I am scared! "Not on dialysis yet" my doctor is monitoring me twice a week with blood drawn and labs. I remember praying and asking God to send me a donor. My fiance got tested! The donor transplant told him that he was borderline cholesterol borderline diabetic never told him what he can do to get his numbers in order for him to transplant me they just gave up on him right away and I understand their protocols and procedures but he's not on any medication and he's healthy! I asked my son to go get tested he's dragging his feet I feel some kind of way I'm hurt, scared, going through a lot of depression. Needless to say I also take care of my 80 year old parents my father has dementia and my mother has congestive heart failure. I'm a walking miracle and pray for a donor. You just scared of a needles that I seen in the class her dialysis but I know I have to do what I have to do in order to live! This was a trying season for me people I thought that would be there for me is not! including my church family but God will see me through!

AnneEG profile image
AnneEG in reply to KidneyCoach

I've only just realised you are a female!

My husband had dialysis before his transplant . During dialysis and also after his transplant he found the kidney dietician at the transplant hospital to be extremely helpful. Learning about the types of dialysis available via the medical team and the dialysis classes will give you the information to choose the best method for you.

Hi, Scared-woman,

Like you, I am horrified of dialysis and the surgery done to your body to get dialysis. When I went for my free CKD DaVita class (I was the only one in the class and it was no more than a millennial showing me basic slides on her iPad and actually Googling answers to my CKD questions) we walked by the people getting dialysis treatments. They looked like Death warmed over (is that the saying?). This is what motivated me to get educated and take care of myself.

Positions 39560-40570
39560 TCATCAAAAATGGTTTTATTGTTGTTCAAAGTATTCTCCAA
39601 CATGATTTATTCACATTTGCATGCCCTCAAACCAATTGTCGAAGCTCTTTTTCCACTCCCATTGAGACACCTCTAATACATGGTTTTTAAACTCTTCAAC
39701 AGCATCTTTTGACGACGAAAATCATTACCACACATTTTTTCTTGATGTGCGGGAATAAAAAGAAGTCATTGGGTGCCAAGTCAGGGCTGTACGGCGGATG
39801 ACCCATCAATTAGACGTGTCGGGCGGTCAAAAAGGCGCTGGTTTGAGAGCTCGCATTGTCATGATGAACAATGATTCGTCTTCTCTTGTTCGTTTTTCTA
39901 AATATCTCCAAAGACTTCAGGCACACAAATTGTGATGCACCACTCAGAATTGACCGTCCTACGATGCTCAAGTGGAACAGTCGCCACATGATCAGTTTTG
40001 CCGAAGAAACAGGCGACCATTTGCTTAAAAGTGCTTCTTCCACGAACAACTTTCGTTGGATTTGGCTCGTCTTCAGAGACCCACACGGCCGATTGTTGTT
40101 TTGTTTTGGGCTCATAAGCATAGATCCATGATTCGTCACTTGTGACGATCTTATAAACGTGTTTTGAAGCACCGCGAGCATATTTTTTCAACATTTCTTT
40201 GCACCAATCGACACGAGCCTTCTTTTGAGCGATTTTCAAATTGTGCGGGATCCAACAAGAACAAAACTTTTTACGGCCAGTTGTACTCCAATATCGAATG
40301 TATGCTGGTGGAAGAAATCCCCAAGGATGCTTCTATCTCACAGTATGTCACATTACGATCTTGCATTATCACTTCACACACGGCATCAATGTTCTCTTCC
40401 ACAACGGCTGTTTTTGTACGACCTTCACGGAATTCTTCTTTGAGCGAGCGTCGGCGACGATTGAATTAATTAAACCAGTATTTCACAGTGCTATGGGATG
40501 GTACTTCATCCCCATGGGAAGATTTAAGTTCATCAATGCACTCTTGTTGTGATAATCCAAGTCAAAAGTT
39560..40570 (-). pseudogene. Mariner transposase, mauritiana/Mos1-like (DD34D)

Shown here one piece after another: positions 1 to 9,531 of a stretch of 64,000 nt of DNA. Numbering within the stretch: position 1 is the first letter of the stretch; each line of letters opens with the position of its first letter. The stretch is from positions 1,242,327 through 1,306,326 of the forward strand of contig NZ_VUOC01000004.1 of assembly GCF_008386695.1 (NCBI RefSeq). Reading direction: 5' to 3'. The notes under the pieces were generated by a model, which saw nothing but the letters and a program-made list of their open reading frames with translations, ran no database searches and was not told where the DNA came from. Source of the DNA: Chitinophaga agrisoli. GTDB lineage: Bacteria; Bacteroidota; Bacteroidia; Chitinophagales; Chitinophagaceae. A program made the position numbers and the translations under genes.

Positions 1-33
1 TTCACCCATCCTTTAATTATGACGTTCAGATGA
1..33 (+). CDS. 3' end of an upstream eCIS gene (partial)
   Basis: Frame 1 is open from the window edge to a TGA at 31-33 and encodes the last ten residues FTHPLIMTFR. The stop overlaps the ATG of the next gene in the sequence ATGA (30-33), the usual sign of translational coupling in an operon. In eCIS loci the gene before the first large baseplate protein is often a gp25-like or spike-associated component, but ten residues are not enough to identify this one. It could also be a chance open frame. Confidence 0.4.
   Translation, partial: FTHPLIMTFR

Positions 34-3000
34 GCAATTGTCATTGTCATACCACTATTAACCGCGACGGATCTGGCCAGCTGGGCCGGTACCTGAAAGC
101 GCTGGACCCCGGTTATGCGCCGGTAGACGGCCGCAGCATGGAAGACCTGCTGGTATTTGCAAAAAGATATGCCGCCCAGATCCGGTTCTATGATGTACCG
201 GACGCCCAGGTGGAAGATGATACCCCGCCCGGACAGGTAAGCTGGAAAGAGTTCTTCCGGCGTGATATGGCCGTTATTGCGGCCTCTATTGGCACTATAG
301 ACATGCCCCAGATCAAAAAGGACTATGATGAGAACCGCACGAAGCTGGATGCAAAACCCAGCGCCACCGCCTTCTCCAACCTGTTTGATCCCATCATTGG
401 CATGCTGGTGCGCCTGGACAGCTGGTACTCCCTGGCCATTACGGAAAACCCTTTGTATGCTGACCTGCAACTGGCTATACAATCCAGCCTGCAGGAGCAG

Here is what I accomplished: healthunlocked.com/nkf-ckd/....

I just had another set of labs done a couple of weeks ago and my creatinine was lower at 1.31 and my eGFR is 58 (it dropped by one point because I turned a year older in June). To me it is bizarre that your GFR would drop so dramatically in one year. I think it was a bad lab test, meaning you were not hydrated and/or had strenuous activity within the past 48 hours before your test.

I urge you to educate yourself and put in the work yourself. I did it, you can do it. The book is available on Amazon - read the Amazon reviews. Sorry I did not answer your actual question.

Dear Scared-woman,

First of all...Please DON'T be! Dialysis is, more than anything else, a 'Bind'.... Three times a week, allow five hours a session (four hours actually 'on' dialysis, weighing time, putting on/ taking off time and, a little, leeway in case of problems.) Yes it IS daunting and, I'm not sure, if you ever 'get used to it' but you WILL cope- if only because you have no viable choice. Most of the 'Scare Stories' are, with a few notable exceptions, just that Scare Stories. Yes, very occasionally, 'Things' do go wrong....Not Often and, all the 'Front Line Staff', are fully trained for these things.

Can I make a suggestion please? If you approach, the Renal Unit now, someone may, very well, offer to Talk to you- and answer your questions. You might even get a guided tour!

I'm assuming here that you are considering 'Hemo Dialysis', if you are having 'Peritoneal Dialysis', I'm afraid that I can't help you...Sorry.

Try NOT, to be, too 'Scared'..... Please do reply or, if you prefer, PM me.

Kindest wishes

AndrewT

Hello, I just wanted to say if you have been in stage 3 for that length of time I would be very pleased with that if it were me. If you can stay there for any length of time it would be to your advantage i would think? It has been so many years since I was in that stage. I am wondering how long stage 5 last so I understand wanting to know more.

Good luck, and God bless.

Hi, life on dialysis can be scary but if you get involved in your care and compliant with all the treatments and appointments, can lead almost a normal life...depends on you access, other co morbidities, e.g. diabetes, heart conditions, etc...your fluid allowance and diet also can be very important, but there are dietitians and your renal team that can advise. Good luck and take care.